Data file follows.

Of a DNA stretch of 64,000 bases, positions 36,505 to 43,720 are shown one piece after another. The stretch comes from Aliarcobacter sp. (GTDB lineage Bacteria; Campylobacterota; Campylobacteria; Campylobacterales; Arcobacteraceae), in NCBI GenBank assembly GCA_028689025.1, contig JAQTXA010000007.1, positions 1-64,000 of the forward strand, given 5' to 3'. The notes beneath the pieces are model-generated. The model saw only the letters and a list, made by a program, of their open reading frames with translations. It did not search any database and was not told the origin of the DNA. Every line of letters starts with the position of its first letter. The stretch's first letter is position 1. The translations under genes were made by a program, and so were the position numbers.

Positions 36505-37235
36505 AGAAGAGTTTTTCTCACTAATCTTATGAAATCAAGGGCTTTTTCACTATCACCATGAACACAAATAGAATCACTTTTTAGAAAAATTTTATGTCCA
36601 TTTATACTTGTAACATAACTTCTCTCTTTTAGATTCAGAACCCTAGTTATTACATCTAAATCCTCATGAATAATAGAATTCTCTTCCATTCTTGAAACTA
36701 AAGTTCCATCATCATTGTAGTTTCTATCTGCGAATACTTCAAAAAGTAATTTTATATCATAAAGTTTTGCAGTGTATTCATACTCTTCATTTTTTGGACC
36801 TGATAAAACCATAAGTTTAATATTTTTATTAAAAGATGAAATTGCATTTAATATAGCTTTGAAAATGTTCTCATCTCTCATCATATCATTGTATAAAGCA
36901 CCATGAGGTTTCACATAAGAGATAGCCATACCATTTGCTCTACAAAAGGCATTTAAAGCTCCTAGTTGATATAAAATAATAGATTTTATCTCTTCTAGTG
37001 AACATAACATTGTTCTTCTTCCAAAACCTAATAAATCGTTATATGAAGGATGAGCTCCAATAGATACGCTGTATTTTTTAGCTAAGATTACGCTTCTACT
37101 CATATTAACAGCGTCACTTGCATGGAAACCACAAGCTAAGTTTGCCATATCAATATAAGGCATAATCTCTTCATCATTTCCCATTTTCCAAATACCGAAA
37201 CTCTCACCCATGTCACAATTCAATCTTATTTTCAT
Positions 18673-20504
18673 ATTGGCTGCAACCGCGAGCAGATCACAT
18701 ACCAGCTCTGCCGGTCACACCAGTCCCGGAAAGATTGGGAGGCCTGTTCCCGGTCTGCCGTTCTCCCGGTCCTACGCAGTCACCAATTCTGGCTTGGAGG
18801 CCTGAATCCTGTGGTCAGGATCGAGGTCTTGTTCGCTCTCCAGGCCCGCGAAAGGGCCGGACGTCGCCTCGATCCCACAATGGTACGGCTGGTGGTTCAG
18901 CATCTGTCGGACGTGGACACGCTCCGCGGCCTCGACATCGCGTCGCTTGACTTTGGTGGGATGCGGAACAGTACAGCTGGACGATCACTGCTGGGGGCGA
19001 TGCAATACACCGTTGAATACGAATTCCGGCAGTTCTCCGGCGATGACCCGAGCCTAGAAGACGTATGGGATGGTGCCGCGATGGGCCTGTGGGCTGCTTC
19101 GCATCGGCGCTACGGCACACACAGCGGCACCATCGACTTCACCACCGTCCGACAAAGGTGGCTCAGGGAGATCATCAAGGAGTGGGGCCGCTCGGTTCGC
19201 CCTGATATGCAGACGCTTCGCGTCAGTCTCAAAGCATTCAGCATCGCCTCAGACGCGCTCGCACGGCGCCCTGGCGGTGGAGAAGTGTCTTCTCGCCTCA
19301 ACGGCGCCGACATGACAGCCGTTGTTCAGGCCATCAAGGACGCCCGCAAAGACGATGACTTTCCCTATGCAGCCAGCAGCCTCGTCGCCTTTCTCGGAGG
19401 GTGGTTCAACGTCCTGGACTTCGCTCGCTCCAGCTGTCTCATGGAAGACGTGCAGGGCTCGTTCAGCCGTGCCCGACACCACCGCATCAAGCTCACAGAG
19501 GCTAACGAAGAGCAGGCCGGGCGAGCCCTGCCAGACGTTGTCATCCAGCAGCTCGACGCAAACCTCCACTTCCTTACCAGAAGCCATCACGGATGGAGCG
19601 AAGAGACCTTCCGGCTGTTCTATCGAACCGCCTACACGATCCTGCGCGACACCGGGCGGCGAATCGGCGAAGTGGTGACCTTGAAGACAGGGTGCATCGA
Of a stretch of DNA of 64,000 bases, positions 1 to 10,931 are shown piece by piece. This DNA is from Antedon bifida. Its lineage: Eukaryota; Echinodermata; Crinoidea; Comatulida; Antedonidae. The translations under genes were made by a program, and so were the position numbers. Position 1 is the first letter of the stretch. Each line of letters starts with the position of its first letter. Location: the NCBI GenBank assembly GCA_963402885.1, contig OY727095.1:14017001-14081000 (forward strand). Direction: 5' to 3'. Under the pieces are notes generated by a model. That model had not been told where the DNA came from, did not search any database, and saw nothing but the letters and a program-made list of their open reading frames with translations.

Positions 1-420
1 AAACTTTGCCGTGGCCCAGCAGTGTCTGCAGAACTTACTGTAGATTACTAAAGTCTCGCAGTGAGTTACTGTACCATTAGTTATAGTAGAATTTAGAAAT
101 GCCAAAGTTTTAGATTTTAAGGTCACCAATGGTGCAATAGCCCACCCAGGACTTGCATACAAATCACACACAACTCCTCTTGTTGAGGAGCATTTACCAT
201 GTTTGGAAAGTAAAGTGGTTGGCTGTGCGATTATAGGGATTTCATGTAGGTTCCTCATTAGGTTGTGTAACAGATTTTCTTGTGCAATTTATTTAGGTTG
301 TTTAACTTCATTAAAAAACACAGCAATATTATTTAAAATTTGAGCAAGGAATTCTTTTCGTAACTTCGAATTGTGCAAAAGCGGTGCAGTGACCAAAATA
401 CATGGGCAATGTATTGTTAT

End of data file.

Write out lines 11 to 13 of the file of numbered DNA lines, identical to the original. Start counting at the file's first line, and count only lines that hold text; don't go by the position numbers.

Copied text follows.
Positions 18673-20504
18673 ATTGGCTGCAACCGCGAGCAGATCACAT
18701 ACCAGCTCTGCCGGTCACACCAGTCCCGGAAAGATTGGGAGGCCTGTTCCCGGTCTGCCGTTCTCCCGGTCCTACGCAGTCACCAATTCTGGCTTGGAGG